Amber Chang, a sophomore at Oakland Tech, commutes from East Oakland. Every day she catches a ride downtown and then waits for a bus. In the evenings she takes two buses home, nearly two hours of commute time each day. But for Chang, it’s worth it. “I really like Tech’s culture and environment,” said Chang. As for schools in her neighborhood, Chang said, “There were options, but I just wanted to go to Tech.”

The coursework and programs at Oakland Tech are “very challenging, compared to other schools that I’ve seen,” said Sasa Win, also a sophomore. Win wakes up at 5:30 every morning and commutes from the Fruitvale, riding on AC Transit for an hour, transferring buses downtown in order to arrive on time for her first class at 7:30. But Win thinks it’s worth it because she has different course options at Oakland Tech. She became a member of the Fashion, Arts and Design Academy after a teacher in her freshman art class encouraged her to pursue art.

Another Oakland Tech program that attracts students and parents is Paideia, a college prep track for grades 10 to 12 that requires students to take a number of advanced placement (AP) social science courses. At the school board meeting on November 18, Director Roseann Gonzales (District 5) referred to a conversation she participated in with parents who were unsatisfied with their neighborhood school and expressed interest in the Paideia program. Torres referred to Paideia as “a rock star in our district.”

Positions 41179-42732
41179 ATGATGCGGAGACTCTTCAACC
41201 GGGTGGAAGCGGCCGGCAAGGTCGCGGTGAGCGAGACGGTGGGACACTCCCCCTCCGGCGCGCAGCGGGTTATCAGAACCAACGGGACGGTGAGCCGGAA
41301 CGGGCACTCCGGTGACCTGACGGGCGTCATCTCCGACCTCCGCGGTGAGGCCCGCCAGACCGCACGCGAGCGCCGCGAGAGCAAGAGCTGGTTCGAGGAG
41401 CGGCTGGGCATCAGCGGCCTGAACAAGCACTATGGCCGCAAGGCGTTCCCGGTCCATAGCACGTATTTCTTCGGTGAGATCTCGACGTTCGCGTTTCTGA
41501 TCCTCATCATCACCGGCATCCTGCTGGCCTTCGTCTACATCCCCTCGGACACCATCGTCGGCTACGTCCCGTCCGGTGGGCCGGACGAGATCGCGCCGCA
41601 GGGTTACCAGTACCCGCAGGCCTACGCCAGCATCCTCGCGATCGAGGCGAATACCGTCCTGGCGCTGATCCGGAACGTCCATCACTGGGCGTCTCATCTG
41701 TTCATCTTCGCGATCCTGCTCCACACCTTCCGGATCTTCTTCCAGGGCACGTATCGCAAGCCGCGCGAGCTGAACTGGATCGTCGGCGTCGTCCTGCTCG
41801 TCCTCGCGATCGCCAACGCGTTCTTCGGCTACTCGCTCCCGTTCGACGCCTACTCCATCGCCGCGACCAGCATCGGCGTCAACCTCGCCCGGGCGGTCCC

“Fremont, Castlemont, McClymonds lack AP courses, honors courses, and something even equivalent to Paidea,” she said.

But students, parents and teachers point out that long commutes have their drawbacks. Because many students have to transfer buses at least once, sometimes with an additional BART transfer, timing is key. According to Win, if her first bus is late even by a few minutes, she might miss her second bus, which will make her tardy.

According to Chang, time management skills are crucial for students who commute. “I just have to manage how much time I can spend on my homework, because it means I have less time to do it,” said Chang. “I usually try to get home earlier by taking an earlier bus.” Chang said it’s possible to do homework on the bus in the morning, but in the afternoon it’s not as easy because the bus is usually full of students.